By ALI SAFAVI, Member of the National Council of Resistance, Iran’s Parliament-in-exile
OC Register – November 30, 2007- The designation by the United States of the Iranian regime’s Islamic Revolutionary Guards Corps, the Ministry of Defense and a number of affiliated banks and officials on its terrorism blacklist was a major shift vis-Ã -visTehran. In the resulting political atmosphere, which rests atop a general antipathy to war, two diametrically opposed policy options have been promoted.
In broad terms, one line of policy considers perpetuating the Iranian mullahs in power by continuing with the policy of appeasement. The conflicting option considers the end of Iran’s religious dictatorship as indispensable to the beginning of peace and stability in the Middle East.
Following the U.S. decision, the regime’s appeasers warned that the Bush administration was bent on going to war with Iran. They instead recommended further compromise with the mullahs. However, the tangible consequences of heeding their recommendation render it anything but peaceful, for two main reasons.
First, there are vital historical lessons to consider. Watchful of the potential misuse of analogies, one could nonetheless discern a striking resemblance between the 21st century Iranian dilemma and Europe’s Nazi predicament of the 1930s.
Under the banner of averting war and making peace, Britain and most of Europe ignored all the warning signs that Nazi Germany was in violation of the Versailles Treaty that laid down rules for post World War I Europe. The consequence of appeasing Hitler was not peace, but the Second World War.
Like Hitler, the mullahs are preparing for future conflicts because they recognize the inescapable imperative that their only chance of survival will come through expansion, war and, in Iran’s case, acquiring nuclear weapons.
Secondly, the indisputable fact after three decades of appeasement is that the regime in Tehran is essentially incapable of reform and it has now declared a de facto war not only on the Iranian people but also on the international community. Tehran has poured agents and roadside bombs into Iraq, undermined Afghanistan’s fragile security, partitioned Palestine, incited a civil war in Lebanon and persistently snubbed U.N. Security Council demands to suspend its uranium-enrichment program.
Therefore, the idea that the West would evade the risk of going into war with the regime by adopting a conciliatory approach is nothing but a chimera.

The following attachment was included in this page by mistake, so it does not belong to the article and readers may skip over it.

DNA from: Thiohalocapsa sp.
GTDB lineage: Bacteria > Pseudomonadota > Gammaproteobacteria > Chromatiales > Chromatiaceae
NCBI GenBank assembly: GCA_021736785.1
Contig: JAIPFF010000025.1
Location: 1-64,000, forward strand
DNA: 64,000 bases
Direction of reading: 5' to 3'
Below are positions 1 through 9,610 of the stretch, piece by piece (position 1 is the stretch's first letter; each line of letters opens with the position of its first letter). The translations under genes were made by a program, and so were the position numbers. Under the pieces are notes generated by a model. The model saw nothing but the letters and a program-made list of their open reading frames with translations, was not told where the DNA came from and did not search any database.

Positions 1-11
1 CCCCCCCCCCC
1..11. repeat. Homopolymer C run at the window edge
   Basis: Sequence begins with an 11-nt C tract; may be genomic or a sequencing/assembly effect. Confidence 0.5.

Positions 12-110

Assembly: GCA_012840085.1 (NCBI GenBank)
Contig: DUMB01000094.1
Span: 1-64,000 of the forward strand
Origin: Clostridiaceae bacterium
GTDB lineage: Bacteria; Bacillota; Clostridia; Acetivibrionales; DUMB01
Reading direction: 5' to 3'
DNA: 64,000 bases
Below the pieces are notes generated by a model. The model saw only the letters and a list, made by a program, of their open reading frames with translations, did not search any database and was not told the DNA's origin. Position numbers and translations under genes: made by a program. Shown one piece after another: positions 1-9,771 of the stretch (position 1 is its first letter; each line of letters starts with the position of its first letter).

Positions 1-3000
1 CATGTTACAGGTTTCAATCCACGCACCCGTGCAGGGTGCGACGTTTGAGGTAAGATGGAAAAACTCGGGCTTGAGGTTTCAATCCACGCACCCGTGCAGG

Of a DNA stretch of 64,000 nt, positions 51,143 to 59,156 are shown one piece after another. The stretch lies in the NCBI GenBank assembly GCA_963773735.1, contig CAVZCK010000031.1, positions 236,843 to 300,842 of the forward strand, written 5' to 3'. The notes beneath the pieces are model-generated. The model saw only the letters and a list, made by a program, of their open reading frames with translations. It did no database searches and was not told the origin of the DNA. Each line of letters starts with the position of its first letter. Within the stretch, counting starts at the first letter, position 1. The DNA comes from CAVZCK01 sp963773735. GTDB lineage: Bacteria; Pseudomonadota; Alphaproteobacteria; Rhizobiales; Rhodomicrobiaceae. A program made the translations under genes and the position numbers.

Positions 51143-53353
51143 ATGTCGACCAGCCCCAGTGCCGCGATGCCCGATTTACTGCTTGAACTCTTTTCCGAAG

Quite the contrary, a prolonged policy of appeasement would ultimately and inevitably drag the world into another war. This is because leniency in the face of the regime’s provocative acts renders diplomacy ineffective and paves the way for war.
The most realistic option to the Iranian dilemma at this juncture, as every other juncture, is regime change. Its most palatable version is propounded by advocates of the democratic Iranian resistance to the mullahs.
Denying the mullahs the resources to expand and replenish their machinery of war and suppression, coupled with their accelerated quest to obtain nuclear weapons, constitutes a necessary step towards a peaceful and democratic Middle East.
But, it is only the first step. To be effective, America’s strategic shift with respect to Tehran must also attain a viable focus. The imperative to avoid additional Middle East conflicts dictates that the policy of regime change must have at its focal point the Iranian people and their organized resistance, who have the exclusive legitimacy and capacity to overthrow that aggressive regime. Any other attempt to bring about change, including foreign military intervention, will get us nowhere because it lacks a strategic footing.
Currently, however, Iran’s largest democratic opposition, the People’s Mojahedin Organization of Iran (PMOI/MEK), has been designated a terrorist organization by the United States, Canada and the European Union, which was done at the behest of the mullahs.
Contrary to the fundamentalist rulers of Iran, the PMOI espouses a modern, tolerant, and democratic vision of Islam. In a 1992 statement, a majority in the U.S. House of Representatives described the Iranian resistance’s “profound popular and religious roots within Iran’s people” as “the best impediment to the Iranian regime’s abuse of popular religious sentiments,” adding that supporting it “will contribute to the achievement of peace and stability for all the countries of the region.”
As the Iranian opposition leader Maryam Rajavi told the Council of Europe in Strasbourg last month, we have before us the option of democratic change by the Iranian people and their organized resistance movement. Embracing this option could viably transform America’s current strategic shift into a matured policy with enviable and peaceful prospects.